What would you have done. I knocked on his door and told him that He shouldn't do this but he slammed it in my face.

I'm not offerering to do anything for him. He is rude, and he is a bully.
I
I even gave him a lift into town in the deep snow we had this winter, when he was stood at the bus stop. did he say thanks? not a word. Nice bloke.

He gives old people a very bad name.

However, I shall consult the CBA and see what they say, because he needs to be taught that his grumpiness and bullying won't and shouldn't be tolerated.

I think the big problem is that our idea of a garden is totally different. i like to see the birds and animals nesting in the mature trees and bushes and he wants the whole thing looking like a florists.
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Postby despair » Tue Aug 31, 2010 4:20 pm

If he is like my elderly relatives were any plant that grows over 4ft high is simply not acceptable

They too would retiurn all cuttings no matter what was said to them and consider that everyone elses garden was a tip compared to theirs

Sad to say if you looked round corners and beyond theirs too was far from the immaculate impression first glance gave

Is there nothing of this "grumpy old mans " that grows over your boundary that you could chuck back

My NFH thinks throwing over all the rubbish from their 100ft of conifers is acceptable behaviour
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Postby WILL*REMAIN*STRONG » Tue Aug 31, 2010 5:14 pm

Blocky wrote:I think the big problem is that our idea of a garden is totally different. i like to see the birds and animals nesting in the mature trees and bushes and he wants the whole thing looking like a florists.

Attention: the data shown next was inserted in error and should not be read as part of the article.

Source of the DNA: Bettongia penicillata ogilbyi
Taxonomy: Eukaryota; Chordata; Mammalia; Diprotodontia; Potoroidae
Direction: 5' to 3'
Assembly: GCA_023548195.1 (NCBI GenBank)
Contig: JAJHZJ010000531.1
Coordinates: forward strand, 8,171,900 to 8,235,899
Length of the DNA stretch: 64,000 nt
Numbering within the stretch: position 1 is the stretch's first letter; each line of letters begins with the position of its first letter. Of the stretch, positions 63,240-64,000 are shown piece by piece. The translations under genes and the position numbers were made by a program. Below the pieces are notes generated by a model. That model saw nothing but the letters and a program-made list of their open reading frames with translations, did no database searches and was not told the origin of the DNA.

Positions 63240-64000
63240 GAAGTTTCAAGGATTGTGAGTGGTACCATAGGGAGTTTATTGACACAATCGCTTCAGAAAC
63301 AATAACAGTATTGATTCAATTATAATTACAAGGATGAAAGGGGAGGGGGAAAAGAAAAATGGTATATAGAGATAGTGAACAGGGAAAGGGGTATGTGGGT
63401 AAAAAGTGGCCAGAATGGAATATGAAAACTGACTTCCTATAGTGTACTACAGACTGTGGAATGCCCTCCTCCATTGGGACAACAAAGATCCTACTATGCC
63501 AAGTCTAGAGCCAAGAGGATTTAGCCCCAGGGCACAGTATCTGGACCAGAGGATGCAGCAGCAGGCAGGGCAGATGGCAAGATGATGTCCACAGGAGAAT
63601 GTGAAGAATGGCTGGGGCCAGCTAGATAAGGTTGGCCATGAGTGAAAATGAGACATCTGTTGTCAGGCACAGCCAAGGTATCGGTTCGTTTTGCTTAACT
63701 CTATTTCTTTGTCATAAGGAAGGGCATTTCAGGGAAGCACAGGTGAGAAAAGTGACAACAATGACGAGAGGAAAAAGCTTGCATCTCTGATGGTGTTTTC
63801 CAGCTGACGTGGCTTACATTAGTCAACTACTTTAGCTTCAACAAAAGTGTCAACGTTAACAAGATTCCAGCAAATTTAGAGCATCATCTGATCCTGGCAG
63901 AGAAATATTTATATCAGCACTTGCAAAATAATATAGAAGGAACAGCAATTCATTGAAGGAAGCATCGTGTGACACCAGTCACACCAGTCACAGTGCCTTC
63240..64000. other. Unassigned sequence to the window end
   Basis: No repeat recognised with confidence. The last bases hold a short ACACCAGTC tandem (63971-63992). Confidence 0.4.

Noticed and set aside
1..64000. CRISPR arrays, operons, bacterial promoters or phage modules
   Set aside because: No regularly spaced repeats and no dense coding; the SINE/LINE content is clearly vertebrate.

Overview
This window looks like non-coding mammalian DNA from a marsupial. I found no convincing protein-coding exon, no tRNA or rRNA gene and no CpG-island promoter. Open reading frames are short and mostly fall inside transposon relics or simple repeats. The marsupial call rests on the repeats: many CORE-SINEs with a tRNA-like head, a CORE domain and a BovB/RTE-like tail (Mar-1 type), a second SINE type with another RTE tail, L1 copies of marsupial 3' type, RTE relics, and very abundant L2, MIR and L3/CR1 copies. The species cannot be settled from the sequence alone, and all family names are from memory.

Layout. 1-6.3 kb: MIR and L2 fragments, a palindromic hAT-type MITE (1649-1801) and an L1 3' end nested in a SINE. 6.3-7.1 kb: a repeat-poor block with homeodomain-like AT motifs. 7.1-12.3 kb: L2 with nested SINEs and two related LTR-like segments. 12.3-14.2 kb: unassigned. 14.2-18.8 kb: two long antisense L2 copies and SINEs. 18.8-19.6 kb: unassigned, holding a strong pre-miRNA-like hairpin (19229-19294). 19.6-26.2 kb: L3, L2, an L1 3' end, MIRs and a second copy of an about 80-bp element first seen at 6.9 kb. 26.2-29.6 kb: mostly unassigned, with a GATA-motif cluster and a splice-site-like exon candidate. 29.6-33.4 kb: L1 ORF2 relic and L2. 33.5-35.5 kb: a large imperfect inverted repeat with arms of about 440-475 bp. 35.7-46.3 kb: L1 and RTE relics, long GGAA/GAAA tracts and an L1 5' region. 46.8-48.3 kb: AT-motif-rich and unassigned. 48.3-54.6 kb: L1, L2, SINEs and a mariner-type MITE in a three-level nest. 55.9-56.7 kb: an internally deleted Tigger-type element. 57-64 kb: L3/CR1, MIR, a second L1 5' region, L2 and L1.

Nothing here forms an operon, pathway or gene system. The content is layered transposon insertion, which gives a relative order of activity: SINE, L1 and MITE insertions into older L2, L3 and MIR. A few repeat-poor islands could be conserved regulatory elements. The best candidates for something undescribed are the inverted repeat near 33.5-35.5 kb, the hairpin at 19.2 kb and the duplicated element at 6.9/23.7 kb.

Your garden sounds nicer. :wink:

http://www.mirror.co.uk/news/top-storie ... -22470619/

It seems that many people use hedges as a way to torment their neighbours. Either side can be the tormentor.

Seeing as this neighbour has been very rude and offensive towards you and how you keep your garden and you have tried the softly approach, I feel you should involve the police. Yes I know some will say ‘the police have better things to do’, but if this man is going to keep aiming his spite towards you and he is creating messes for you to clean up and is behaving quite anti-socially, the police just might be able to calm the situation.

I suppose another option would be to take out an injunction against him littering your garden. All fairly drastic measures, but if you feel bullied then something’s got to give.

I do sympathise by the way, he does sound very unpleasant. I always hope that people can sort things out amicably, but I suppose it isn’t always possible. See what CAB have to say and keep us updated because this is a problem many people face and it doesn’t seem like an easy one to solve.
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Postby mr sheen » Tue Aug 31, 2010 5:34 pm

Ooh no....contacting the police to complain that the bloke next door is a grumpy old g*t...well I've heard it all now - 80% of the over 70's would be guilty of this new offence.